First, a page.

The article in the newspaper last week was news indeed to Scott D. Allen, 24, of Huntington Beach.
As he read it in his parents' living room, it informed him that he had been shot by Cypress police as he resisted arrest and that he was recovering in a Long Beach hospital.
It was not the first time that Allen had been surprised to find his name erroneously attached to a criminal suspect.
There was the time he was arrested in Buena Park for drunk driving when he actually was in Utah studying for exams at Brigham Young University.
And there was the time he was arrested in Huntington Beach for stealing a car--and later was convicted by a jury--when he was not even in Orange County.
The tale of how Allen, newly married and about to start medical school, got into this mess and his partly successful struggle to get out is a story of how difficult "positive" identification sometimes is for police when a suspect is a skillful liar.
Fortunately for Allen, this time Cypress police discovered their suspect's true identity by the following day. They identified him as Kevin Mark Greene, 30, a transient whose name is by now very familiar to Allen.
Had Worked With Greene
When he was in high school, Allen said, he worked in a fast-food restaurant with Greene, whom he had forgotten until last year.
Apparently, Greene, who has served two terms at the California Institution for Men at Chino for armed robbery, had not forgotten Allen. When Greene was arrested in November, 1985, on suspicion of stealing a car, records indicate, he told Huntington Beach jailers that his name was Scott Douglas Allen, a transient, born on Dec. 6.
He had no documentary identification, so jailers checked the Department of Motor Vehicles driver's license computer files. They showed that there was, indeed, a Scott Allen with the middle initial, "D"--although the middle name was different--who, by what turned out to be an extraordinary coincidence, was born Dec. 6, but in a different year than the suspect had given. The suspect was four inches taller than the driver's license description, but the license description was 6 years old.
Jailers accepted the identification as correct and filled in the missing information from the computer printout--driver's license number, address. And when they put Greene's fingerprints on a fingerprint identification card, they put Scott Allen's name and address on it, too.
The jury trial of Kevin Greene, known to the courts as Scott Allen, proceeded normally, and he was convicted. In March, 1986, as he was awaiting sentencing, he was arrested in Buena Park for drunk driving and again told police that he was Scott Douglas Allen.
Buena Park police checked the suspect's fingerprints, and this time there was proof: the fingerprints matched the prints taken by Huntington Beach police that now were in the files of the state Justice Department in Sacramento. The state had opened a brand new criminal file for Scott D. Allen because he had no previous criminal record.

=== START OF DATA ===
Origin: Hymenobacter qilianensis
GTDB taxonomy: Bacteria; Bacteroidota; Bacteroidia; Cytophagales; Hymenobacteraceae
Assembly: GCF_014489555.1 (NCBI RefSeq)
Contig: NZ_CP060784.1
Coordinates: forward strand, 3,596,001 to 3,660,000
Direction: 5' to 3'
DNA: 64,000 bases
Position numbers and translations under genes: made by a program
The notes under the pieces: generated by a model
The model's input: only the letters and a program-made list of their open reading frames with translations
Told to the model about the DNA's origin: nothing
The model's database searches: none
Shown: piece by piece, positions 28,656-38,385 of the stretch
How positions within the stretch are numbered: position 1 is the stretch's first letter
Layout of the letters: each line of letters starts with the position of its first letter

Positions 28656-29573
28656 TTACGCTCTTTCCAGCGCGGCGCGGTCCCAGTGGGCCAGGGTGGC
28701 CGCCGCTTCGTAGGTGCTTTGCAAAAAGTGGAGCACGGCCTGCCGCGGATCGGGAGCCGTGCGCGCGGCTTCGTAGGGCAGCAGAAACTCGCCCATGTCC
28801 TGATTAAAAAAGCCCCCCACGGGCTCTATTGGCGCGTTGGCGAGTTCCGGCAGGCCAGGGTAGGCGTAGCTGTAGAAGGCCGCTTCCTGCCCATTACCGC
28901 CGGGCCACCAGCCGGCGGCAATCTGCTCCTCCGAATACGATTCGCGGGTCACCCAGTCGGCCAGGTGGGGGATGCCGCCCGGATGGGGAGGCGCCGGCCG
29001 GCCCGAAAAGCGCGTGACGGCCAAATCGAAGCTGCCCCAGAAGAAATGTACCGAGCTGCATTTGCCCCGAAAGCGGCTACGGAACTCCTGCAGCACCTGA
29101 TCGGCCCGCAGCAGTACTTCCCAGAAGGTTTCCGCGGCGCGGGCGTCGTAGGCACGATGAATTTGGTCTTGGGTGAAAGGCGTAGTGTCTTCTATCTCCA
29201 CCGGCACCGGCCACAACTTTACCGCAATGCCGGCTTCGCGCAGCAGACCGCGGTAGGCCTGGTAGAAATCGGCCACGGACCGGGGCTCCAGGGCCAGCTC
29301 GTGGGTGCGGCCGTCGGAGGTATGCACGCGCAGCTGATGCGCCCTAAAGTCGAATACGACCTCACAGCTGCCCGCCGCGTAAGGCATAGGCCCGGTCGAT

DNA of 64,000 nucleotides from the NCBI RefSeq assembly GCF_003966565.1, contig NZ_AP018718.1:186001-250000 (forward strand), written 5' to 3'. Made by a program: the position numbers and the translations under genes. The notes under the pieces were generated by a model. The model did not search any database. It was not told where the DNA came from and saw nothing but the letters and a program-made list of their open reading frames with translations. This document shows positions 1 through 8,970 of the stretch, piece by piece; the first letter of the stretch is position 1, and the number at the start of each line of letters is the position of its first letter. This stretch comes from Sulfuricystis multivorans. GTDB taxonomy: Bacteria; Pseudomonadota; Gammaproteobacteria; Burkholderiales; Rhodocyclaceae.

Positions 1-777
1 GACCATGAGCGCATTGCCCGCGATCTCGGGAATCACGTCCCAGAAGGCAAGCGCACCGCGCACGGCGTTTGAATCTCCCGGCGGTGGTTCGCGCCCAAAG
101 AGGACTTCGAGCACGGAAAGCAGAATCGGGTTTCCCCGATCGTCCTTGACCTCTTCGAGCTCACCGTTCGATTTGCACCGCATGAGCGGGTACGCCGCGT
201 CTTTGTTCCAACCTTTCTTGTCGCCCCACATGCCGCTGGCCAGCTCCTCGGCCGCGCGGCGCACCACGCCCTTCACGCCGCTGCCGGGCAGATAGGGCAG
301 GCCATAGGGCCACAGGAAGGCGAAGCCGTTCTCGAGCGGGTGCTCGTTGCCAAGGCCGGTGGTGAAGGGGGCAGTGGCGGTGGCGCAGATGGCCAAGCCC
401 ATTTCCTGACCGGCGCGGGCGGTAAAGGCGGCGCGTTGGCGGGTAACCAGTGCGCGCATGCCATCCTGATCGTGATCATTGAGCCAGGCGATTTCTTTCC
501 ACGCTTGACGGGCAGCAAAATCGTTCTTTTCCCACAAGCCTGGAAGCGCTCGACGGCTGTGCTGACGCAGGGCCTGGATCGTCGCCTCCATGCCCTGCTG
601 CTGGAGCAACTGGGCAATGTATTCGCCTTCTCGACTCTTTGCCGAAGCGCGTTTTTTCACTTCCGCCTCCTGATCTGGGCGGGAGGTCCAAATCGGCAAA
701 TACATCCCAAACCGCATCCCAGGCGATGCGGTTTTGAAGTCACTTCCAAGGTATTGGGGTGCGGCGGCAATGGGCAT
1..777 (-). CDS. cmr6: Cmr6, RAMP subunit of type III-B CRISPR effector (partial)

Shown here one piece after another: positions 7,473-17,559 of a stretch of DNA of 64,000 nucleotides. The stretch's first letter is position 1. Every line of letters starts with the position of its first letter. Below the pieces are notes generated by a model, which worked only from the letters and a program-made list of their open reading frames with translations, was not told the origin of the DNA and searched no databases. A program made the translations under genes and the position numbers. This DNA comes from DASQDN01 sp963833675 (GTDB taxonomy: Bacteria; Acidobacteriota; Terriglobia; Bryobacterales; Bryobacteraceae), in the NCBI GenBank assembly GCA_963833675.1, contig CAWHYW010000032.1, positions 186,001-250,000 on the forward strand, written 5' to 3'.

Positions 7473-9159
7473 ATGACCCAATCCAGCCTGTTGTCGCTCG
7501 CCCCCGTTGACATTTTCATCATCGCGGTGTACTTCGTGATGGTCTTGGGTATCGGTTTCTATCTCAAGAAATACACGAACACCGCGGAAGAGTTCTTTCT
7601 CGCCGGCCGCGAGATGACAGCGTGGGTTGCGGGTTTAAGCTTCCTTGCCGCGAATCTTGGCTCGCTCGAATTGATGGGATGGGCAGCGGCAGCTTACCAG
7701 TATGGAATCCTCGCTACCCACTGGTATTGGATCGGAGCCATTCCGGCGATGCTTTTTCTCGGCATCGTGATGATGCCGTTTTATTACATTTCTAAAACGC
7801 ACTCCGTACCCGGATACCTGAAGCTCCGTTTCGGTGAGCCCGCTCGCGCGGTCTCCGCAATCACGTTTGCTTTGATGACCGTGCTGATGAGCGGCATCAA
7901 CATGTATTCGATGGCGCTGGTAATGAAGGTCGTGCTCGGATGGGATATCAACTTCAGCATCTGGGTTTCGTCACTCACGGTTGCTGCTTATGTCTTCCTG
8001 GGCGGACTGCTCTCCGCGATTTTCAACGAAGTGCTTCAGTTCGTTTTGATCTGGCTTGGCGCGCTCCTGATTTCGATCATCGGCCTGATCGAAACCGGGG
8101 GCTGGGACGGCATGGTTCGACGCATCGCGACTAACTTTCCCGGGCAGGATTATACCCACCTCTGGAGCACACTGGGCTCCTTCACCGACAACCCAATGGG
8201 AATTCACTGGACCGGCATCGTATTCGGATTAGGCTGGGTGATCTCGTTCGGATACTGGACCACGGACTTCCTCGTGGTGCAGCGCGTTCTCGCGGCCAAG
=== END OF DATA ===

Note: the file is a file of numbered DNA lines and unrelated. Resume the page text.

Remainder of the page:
According to Buena Park Police Officer Ken Patrick, who later helped set the record straight, the fingerprints had fallen through a crack in the Sacramento system. The erroneous fingerprint card had arrived at a time when Greene's previous cards had been sent out to be included in the system's new computer. If they had still been in the old files, someone would have compared the incoming prints to prints already on file and discovered that they matched Greene's. They would have deduced that Scott Allen was an alias.
But now Buena Park police had Scott Allen in their records, too. When Kevin Greene began to miss his scheduled court hearings, police began looking for Scott Allen, and they knew where to find him.
When letters from police departments and court officers began to
arrive at the Allen household, Jack E. Allen, 49, an aerospace executive and Scott's father, said he didn't take them seriously at first, thinking them to be clerical errors or jokes.
When they began to take on ominous tones, however--citations for drunk driving, warnings that arrest warrants had been issued--he took action.
His son was away at college, so Jack Allen called the police himself. He said that the officers were more than a little skeptical when he telephoned. But when he appeared at the Buena Park Police Station, he got some help.
Officer Patrick, who talked to Allen at the station, said Allen was so straight looking, "I knew right away there was something totally wrong with the name." The father and the police photograph of the suspect--long-haired and past college age--just didn't fit together, he said.
Scott Allen sent his fingerprints to Patrick via the Provo, Utah, Police Department and Patrick issued Allen a card explaining the identity mix-up and intended to prevent his mistaken arrest.